Last month 500 British business leaders, including the likes of Next boss Lord Wolfson, Ocado chief Sir Stuart Rose and Phones4u founder John Caudwell, announced that they were backing a campaign for ‘real change in the EU’ and urged ‘all political parties to join in committing themselves to a national drive to renegotiate the terms of Britain’s EU membership.’ Havingreceived a warm welcome on these very pages, as well as elsewhere, Business for Britain set about changing the debate on how the EU impacts upon our home-grown industries.
Today a letter has appeared in the Independent, signed by Roland Rudd, Richard Branson, Martin Sorrell and others, which seeks to defend Britain’s membership of the European Union, offering up small changes to a relationship they see as providing more positives for Britain than negatives. The signatories are the same people who, back in January before the Prime Minister’s Bloomberg speech, were expressing concerns that any attempts to renegotiate our membership of the EU could create ‘damaging uncertainty’. They are the same people who, at the turn of the century, were urging Britain to join the Euro.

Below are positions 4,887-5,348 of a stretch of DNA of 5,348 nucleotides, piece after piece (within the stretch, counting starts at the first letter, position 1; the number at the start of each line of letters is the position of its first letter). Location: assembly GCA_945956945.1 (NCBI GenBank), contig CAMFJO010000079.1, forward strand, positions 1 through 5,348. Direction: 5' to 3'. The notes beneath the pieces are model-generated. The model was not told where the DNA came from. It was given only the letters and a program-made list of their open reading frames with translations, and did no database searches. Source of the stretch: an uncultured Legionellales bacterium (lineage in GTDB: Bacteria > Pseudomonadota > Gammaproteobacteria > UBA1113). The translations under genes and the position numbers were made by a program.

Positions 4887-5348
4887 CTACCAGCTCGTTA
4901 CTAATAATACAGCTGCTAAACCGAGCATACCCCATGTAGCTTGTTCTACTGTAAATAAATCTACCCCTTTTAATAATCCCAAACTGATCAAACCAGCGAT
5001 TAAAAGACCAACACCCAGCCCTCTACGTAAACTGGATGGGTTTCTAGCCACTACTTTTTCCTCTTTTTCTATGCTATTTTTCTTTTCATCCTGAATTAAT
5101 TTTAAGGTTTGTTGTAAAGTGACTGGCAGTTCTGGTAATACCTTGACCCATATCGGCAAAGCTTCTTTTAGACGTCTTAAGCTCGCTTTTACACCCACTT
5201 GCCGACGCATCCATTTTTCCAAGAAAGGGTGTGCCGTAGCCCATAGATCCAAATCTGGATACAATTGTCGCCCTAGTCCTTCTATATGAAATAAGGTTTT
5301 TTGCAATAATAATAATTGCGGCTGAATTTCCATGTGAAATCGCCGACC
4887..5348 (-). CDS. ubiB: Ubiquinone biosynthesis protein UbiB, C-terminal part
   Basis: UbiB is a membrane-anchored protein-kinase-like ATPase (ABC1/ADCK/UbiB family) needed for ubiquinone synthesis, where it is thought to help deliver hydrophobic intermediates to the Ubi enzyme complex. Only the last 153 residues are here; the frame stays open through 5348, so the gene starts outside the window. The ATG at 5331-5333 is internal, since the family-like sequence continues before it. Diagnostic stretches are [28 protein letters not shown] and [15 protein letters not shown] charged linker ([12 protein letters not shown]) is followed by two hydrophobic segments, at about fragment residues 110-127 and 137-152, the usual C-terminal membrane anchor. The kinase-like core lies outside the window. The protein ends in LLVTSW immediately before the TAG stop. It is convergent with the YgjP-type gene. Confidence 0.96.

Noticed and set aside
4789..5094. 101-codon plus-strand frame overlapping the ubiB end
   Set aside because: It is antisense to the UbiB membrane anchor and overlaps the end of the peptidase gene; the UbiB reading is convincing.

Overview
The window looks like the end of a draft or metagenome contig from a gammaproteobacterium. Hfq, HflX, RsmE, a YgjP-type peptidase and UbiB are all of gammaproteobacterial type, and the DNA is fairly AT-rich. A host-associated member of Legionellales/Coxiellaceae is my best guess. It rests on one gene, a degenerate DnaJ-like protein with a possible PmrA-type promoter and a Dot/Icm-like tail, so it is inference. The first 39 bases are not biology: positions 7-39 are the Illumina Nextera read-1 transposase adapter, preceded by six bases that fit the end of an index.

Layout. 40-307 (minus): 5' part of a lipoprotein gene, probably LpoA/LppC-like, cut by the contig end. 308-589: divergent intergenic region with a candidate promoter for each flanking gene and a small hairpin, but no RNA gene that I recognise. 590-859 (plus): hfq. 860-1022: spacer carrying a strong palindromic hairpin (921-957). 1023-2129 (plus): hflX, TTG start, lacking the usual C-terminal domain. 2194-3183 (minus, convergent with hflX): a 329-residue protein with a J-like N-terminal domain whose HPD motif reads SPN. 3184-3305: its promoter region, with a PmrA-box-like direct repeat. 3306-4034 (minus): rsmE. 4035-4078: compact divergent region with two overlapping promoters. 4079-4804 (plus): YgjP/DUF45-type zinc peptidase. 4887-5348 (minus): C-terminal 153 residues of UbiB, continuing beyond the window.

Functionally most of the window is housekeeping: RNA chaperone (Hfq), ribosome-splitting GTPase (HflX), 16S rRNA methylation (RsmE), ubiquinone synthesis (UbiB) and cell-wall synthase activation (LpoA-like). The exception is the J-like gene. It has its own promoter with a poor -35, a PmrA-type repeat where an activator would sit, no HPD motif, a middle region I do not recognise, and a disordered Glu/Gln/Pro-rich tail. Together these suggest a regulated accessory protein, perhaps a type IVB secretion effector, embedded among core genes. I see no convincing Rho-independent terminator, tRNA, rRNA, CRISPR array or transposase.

What the letter’s signatories fail to grasp is that simply deepening the Single Market will not make the EU more competitive, especially if the wider concerns that business has about the status quo in our relationship with Brussels are not addressed. Blindly promoting the benefits of our membership with no examination of the underlying problems is dangerously complacent. The debate business wants to have is about what changes are needed, and fixating on the In-Out dichotomy instead of addressing the root cause is putting politics ahead of economics.
A process has been put in place by David Cameron. It is sensible and backed by the vast majority of the British public and British business people. Those who have the most to gain from the EU will seek to frustrate it. We must be united in pushing forward the changes that are absolutely vital for Britain’s economy and seek to get a better deal for Britain rather than getting side tracked.
By Matthew Elliott via Conservative Home website